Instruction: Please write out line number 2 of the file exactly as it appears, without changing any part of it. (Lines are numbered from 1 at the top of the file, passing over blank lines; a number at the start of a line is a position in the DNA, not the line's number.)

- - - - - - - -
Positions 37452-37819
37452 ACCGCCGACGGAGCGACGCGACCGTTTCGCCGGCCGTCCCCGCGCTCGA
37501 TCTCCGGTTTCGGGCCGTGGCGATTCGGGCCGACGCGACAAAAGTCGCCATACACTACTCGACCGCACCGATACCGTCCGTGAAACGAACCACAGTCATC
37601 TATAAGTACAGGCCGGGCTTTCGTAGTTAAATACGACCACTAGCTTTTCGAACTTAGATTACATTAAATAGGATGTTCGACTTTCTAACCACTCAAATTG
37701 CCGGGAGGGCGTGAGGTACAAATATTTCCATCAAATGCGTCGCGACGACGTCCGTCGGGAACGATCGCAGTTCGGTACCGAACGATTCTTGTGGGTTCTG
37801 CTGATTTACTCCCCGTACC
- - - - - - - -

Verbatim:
37452 ACCGCCGACGGAGCGACGCGACCGTTTCGCCGGCCGTCCCCGCGCTCGA